First Green Trails trek report: Roopkund
The first Green Trails team had 18 enthusiastic volunteers from different parts of India. Apart from a massive clean-up operation, this pilot group also came up with ideas and solutions after studying the ground reality. Here, we have listed few of the challenges we face, a few solutions and possible future action.
Present situation and challenges
- Trekkers and porters pollute the trail. Wrappers and plastic are found in abundance on the trails.
- Cooks at camp sites litter the most. Staff members leave after the trekkers and trek leaders have left, so there’s little supervision or knowledge of how garbage is disposed by kitchen staff.
- Villages do not have a garbage disposal system in place. So garbage is buried, burned, or just thrown into streams.
- There are no signboards at camp sites or holy places to remind people not to litter. Layers of garbage around shrines on the way had to literally be dug out.
- Forest officials charge a fee from trekkers for maintenance but do not take the responsibility of cleaning up.
- There is a lack of coordination between individuals (trekkers, porters, guides, pilgrims); communities (villages) and institutions (panchayats, government and NGOs)
- There are no proper tools for picking up garbage.
Measures taken so far
- Didina, Bedni, and Bhagwabasa campsites were cleaned up to a large extent.
- Interaction with and education of villagers was initiated.
- All Indiahikes trek leaders and staff members at campsites were taught about proper garbage disposal.
- More dustbins were provided at each campsite.
- A kitchen staff member at each camp site has been identified and made responsible for cleanliness at each campsite. An added incentive has also been assured.
- Rahul and Bhuwantsingh ji met with the forest officials and updated them on the situation and findings. Their active support was sought.
- New toilet tents and deeper toilet holes leading to a pit has greatly reduced smell and unpleasant sights. A pipe extension has been put up at Bedni to fill buckets near toilet tents.
- Kacchars (porters and mules) have been assigned to bring down filled boris once a week, starting from Bhagwabasa all the way back to Lohajung.
- All trekkers will be given a bag to get back their own waste as well as some from the trail.
- We will continue interacting with the village people and local agencies to keep their localities clean.
- Incentive will be given to those who bring back trash that’s already on the trail.
- Collaboration with other trekking companies to see that this becomes a process and not just a one-time event.
- To start the next green trails from Wan and use the same strategy as in Didina – as Wan village and its surroundings are very polluted.
- At least two proper toilets will be set up at each camp (Bhagwabasa had only one and it was quite a mess). We’d like to look at better methods of dealing with human waste.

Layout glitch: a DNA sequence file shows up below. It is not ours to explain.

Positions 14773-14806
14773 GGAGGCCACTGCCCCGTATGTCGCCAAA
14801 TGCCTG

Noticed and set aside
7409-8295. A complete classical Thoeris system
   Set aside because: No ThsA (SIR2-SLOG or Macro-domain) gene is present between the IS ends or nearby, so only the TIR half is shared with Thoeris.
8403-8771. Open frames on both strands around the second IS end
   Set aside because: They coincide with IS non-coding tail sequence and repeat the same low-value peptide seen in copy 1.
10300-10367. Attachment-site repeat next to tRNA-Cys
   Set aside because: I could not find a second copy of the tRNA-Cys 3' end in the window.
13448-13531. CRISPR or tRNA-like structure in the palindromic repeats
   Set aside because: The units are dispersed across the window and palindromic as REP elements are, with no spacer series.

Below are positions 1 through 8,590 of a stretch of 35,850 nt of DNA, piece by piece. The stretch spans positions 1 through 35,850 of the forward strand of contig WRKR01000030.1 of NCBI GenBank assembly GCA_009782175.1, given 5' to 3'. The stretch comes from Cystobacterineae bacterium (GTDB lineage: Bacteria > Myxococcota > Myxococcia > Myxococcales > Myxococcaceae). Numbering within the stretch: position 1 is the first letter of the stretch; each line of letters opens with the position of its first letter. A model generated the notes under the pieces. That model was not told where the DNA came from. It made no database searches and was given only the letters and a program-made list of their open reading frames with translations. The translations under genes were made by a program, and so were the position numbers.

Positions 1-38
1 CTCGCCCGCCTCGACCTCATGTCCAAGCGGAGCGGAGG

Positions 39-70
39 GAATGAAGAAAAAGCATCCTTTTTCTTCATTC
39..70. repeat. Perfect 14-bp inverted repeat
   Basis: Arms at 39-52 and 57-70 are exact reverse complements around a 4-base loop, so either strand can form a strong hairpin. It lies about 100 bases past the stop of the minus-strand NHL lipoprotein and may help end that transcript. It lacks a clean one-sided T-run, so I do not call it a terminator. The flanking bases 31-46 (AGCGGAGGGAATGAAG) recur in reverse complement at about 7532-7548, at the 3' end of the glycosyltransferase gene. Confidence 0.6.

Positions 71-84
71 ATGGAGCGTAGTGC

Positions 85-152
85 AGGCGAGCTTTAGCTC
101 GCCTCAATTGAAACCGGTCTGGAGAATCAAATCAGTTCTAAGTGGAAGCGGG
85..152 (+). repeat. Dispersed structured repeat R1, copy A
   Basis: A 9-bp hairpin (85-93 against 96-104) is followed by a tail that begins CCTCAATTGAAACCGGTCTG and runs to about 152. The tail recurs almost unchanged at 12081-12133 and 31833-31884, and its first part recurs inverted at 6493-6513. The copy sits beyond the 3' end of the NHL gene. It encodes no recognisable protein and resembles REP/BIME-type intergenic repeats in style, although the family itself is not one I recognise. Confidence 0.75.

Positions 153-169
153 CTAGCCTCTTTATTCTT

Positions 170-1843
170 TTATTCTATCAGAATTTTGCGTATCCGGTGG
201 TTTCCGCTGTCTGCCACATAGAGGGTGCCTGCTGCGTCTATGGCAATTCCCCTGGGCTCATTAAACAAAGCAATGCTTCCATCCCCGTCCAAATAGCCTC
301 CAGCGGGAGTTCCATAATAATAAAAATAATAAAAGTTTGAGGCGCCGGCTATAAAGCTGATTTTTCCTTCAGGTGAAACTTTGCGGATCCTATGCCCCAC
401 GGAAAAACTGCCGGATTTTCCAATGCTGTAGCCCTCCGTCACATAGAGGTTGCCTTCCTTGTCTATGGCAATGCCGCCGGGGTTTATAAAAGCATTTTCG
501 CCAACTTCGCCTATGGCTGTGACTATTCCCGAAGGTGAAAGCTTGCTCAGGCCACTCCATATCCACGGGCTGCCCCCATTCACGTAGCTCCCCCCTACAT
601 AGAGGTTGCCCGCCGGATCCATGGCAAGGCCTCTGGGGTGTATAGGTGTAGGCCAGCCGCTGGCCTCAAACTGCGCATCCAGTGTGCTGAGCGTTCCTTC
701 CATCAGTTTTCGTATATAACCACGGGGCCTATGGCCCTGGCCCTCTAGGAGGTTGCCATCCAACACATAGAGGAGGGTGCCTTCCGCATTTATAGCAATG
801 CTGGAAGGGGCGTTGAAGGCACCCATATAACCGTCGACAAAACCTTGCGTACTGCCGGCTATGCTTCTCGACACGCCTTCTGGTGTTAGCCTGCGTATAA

- Bhagwabasa needs saw dust to cover faeces, as it’s hard to get dry sand or dig deep pits in the rocky area.
- We plan to put up sign boards at base camps and places of pilgrim interest.
- Collection of non-degradable waste from all households in the villages (Bhuwantsingh ji agreed to look into this).
- To get local news reporters involved and create awareness through media.
- To source/design garbage picking equipment and garbage bags for trekkers to carry.
Here are some excerpts from the trekkers’ reports.
HV Singh: Cleaning the trail is not a-one time activity. A cultural change has to be brought in. Villagers need to be involved in Green Trails activities to make it work. We need to look into the possibility of generating gas from biodegradable waste in villages.
Sarath Champati: We need to create awareness through poster campaigns, street plays, video clips. Involve the Bedni Temple committee and the director of ecotourism to make the process sustainable.
Sanket Kulkarni and Chinmay Paranjape: Village homes to be provided with two containers each – for degradable and non- degradable waste. All trekkers need to be given garbage bags to get back their own waste as well as waste seen on trails.
Aashish Chawla: While picking up waste, my heart was filled with pride to be part of such a project. I promise to extend this drive to my local treks in the Sahyadris.
Amit Moghe: I think we should make a video showcasing Green Trails’ activities, with comments by experts in the field. Put up vinyl prints of Before/After pictures at base camps.
Naveen, Sandeep, Rajalakshmi, Arjun: Apart from toothpaste and soap, trekkers can be provided with degradable toilet paper. Organic dish-washing soap must be used.
Dinesh Musale: Water management to be done for toilet hygiene.
Vaishali Musale: With the help of local agencies, lobby the Uttarkhand government to ban plastic in the state.
Artika: An overall plan of cooperation, ‘Sahyog Plan,’ can be implemented with trekkers at its core.
Nipun: Focus on educating women in villages as they handle waste the most and can also ensure that the next generation will continue the good work. Involve local vendors so that they ensure that their cu